(Another in a series profiling the Steelers new investors.)
If Hollywood was like the NFL, and if moviegoers were like football fans and chose a favorite team, and if the way fans showed their support in football spilled out of stadiums and into theaters, well, let’s just say there would be a lot of people wearing jerseys with the name “Tull” stitched on the back.
Sports and entertainment are industries that share a lot of similarities, from the competitive nature of each to the vision and talent it takes to succeed in either. Both also are bottom-line businesses, and when it comes to the bottom line, Thomas Tull’s Legendary Pictures has a recent record that would lead the league.
As the Chairman and CEO of Legendary Pictures, which he founded in 2004, Tull has teamed with Warner Bros. Pictures on the following titles: Superman Returns, Batman Begins, Watchmen, 300 and the record-breaking The Dark Knight, which already has earned in excess of $1 billion worldwide while also being recognized as a great film in its genre.
Sports and entertainment also are industries driven by a “what have you done for me lately” mentality, and in the last calendar year, Legendary Pictures has turned out The Hangover and Clash of the Titans. The Hangover was one of the recent year’s best comedies, and Clash won the box office in its opening weekend – April 2-4 – with over $62 million in ticket sales.
But if Hollywood is the stuff of dreams for many, Tull’s own dream came true in Western Pennsylvania back in 2006. At the time, Tull was screening his movie, We Are Marshall, for the Steelers and got to meet Dan Rooney and Art II during a tour of the team’s practice facility.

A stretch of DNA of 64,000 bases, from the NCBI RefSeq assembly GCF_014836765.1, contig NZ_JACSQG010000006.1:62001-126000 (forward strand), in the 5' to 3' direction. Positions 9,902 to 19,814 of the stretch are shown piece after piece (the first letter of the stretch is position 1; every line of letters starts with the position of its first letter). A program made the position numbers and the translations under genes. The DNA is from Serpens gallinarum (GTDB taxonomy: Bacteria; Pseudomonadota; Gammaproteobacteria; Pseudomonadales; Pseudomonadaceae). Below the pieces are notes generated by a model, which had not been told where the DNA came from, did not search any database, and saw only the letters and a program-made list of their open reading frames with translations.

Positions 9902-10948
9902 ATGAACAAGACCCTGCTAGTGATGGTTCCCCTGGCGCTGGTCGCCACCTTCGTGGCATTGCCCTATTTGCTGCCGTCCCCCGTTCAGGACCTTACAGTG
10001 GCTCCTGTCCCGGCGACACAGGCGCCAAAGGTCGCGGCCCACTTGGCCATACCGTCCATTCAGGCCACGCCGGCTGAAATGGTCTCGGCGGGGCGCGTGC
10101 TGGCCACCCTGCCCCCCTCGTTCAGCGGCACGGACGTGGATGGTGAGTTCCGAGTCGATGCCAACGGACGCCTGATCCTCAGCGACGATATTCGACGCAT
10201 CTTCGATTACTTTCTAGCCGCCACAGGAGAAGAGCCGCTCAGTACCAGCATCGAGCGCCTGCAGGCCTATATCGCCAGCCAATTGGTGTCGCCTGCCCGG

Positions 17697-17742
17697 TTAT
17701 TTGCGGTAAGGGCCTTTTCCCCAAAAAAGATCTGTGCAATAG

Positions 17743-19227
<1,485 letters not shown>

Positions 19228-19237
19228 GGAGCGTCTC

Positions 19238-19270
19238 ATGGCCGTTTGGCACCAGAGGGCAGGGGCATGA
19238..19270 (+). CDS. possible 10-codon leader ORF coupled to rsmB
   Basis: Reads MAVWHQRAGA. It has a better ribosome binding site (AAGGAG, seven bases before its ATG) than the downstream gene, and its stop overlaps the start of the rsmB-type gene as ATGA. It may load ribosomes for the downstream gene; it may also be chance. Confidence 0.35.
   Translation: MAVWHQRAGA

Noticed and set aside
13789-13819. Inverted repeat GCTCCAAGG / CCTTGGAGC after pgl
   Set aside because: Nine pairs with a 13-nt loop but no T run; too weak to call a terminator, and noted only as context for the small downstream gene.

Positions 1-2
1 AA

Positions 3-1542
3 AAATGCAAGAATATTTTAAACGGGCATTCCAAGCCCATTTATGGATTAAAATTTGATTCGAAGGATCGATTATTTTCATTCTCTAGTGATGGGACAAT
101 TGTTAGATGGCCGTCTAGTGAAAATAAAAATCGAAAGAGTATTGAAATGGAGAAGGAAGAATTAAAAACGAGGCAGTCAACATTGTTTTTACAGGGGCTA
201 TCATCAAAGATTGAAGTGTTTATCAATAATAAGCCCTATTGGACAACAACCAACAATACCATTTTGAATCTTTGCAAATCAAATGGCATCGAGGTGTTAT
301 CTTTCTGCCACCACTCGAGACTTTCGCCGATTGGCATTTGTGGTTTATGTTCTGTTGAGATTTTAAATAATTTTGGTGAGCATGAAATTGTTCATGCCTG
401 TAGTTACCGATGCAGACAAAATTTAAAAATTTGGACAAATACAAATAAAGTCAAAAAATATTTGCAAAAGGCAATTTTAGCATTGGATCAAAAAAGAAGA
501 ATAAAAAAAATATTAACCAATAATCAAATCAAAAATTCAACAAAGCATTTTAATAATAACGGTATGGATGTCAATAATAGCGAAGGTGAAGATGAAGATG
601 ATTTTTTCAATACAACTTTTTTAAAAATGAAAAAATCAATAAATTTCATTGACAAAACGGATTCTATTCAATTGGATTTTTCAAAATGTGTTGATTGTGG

“I don’t often get nervous, but I got nervous when I met Mr. (Dan) Rooney. He’s an icon to me,” Tull told the Pittsburgh Post-Gazette last October. “I lot of times when you meet your hero, he doesn’t live up to it, but Mr. Rooney was exactly what I thought he was. He’s one of the nicest, classiest human beings I ever met in my life.”
That was the start of a relationship that grew and developed into Tull being among the first to be asked to be part of the partnership Dan and Art Rooney formed to maintain control of the Steelers franchise.
“There’s only one owner of the Steelers, and that’s Mr. Rooney and his son, Art,” Tull has said. “I’m just an investor and wanted the team to stay in the same hands and continue the success they’ve had.”
Thomas Tull recently took time to answer some Steelers-related questions:
Q. How did you come to be interested in joining the Steelers as an investor?
A. I met the Rooney family a number of years ago and was approached about becoming an investor in 2008. I have been passionate about Steelers football since I was a little boy and was honored at the privilege to join such a wonderful organization run by the classiest family in sports.
Q. What was it about the Steelers that made the team a solid investment proposition?
A. The Steelers have a rich and winning tradition, great stability, and I am a big believer in Dan Rooney and his son, Art.
Q. Before you became an investor, were you a Steelers fan?
A. Yes, I have been a passionate Steelers fan since I saw the Steelers vs. the Vikings in Super Bowl IX at age 4.
Q. Are you a Steelers fan now, or is your relationship with the team more about business?
A. In this situation, I am definitely a fan first. I think Steelers fans are the most incredible fans in sports and I love the city of Pittsburgh.
Q. Do you watch all of the games?
A. Yes, either in person at Heinz Field or at home in front of the TV. I haven’t missed a snap since DirecTV made it possible in 1994.
Q. What kind of a fan are you when you’re watching a Steelers game? Vocal? Critical? Nervous? Enthusiastic?
A. Very vocal – I literally feel physically exhausted after a game because I am in it completely.
Q. What current Steelers player do you enjoy watching the most?
A. I have many favorites, but I think we are watching a Hall of Fame career with